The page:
Defining Equity Podcast

Defining Equity is a monthly podcast series that tackles the numerous health equity issues facing underserved communities highlighting public health professionals using strategies to empower and center communities living at the margins.

Episode 1: Queer and Bisexual Women to the Front: Addressing Invisibility and Health Inequities

Why aren’t more queer and bisexual women accessing more health and wellness services (or healthcare services)? Do we need to change the way we ask questions? These are one of the many topics Tanekwah HindsWomen’s Health Program Coordinator at Fenway Health, delves into on the first podcast of the Defining Equity series, which focuses on the health of bisexual and queer women, including people of color. Hinds explains how smoking, substance use, high body mass index, and intimate partner violence can increase morbidity , while also disentangling the role of racism, biphobia, stigma, discrimination, and other social determinants in perpetuating these health disparities. Hinds further identifies the unique, systemic barriers to care Black transgender women confront including unemployment, bullying, violence, and homelessness. Our healthcare community is uniquely positioned to address these disparities; Hinds offers us strategies to create affirming environments based on her work.

Listen: iTunesGoogle Play | Spotify | Soundcloud | Stitcher

Episode 2: Unpacking the Interconnections Between HIV, Oppression, and Mental Health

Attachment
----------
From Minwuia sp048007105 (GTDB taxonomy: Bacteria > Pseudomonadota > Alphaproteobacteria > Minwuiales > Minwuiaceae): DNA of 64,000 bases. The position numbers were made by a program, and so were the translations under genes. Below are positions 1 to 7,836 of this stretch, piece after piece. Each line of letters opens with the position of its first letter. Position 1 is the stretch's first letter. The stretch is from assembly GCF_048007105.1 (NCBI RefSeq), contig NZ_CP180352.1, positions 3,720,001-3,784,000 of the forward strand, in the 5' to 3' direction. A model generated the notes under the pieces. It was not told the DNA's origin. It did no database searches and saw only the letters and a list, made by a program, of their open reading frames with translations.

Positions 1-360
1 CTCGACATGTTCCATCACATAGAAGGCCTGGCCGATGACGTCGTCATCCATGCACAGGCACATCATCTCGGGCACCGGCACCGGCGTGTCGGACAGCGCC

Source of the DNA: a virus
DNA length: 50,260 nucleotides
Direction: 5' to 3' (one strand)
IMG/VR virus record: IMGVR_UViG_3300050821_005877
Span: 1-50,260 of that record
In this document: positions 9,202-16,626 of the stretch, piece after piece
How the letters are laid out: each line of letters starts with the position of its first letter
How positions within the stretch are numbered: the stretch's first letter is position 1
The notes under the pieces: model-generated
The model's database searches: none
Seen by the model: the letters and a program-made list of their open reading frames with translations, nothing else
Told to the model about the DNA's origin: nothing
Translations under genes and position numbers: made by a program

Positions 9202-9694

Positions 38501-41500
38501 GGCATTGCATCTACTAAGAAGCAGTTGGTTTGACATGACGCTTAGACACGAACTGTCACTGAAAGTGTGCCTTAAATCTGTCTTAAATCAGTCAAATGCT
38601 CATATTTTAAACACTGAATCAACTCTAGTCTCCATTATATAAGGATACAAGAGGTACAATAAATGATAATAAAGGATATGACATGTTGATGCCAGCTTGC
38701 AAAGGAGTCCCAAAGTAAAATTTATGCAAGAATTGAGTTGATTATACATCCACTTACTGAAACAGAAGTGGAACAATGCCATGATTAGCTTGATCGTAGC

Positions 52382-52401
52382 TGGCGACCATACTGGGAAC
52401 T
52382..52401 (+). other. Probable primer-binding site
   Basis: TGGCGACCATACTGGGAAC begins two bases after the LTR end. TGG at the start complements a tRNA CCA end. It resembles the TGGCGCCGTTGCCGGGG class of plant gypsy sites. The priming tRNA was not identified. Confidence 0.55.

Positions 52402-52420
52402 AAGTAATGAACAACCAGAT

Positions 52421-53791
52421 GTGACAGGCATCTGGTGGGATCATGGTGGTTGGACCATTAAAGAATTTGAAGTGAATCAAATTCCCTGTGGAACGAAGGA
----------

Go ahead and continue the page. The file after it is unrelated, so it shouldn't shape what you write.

For Kip Castner, former Chief of HIV/STI Integration and Capacity at the Maryland Department of Health, HIV care and prevention interventions that consider behavioral and mental health are integral components of the HIV response. In this podcast, Kip discusses various external forces that produce health inequities, including lack of behavioral and mental health clinicians, unaffordability of treatment services, stigma, and prevailing cultural norms that hinder access to care. While systems-level changes such as the Affordable Care Act and Medicaid Expansion have attempted to address these issues, oppression can also have a devastating impact on populations over time, leading to mental health outcomes such as depression, anxiety and isolation. By providing clients with strategies that interrupt negative scripts about communities, they can better navigate through systems and improve health outcomes. Kip currently works at the Health Resources Administration Bureau focusing on workforce development and issues related to the opioid epidemic.

Listen: iTunes | Google Play | Spotify | Soundcloud | Stitcher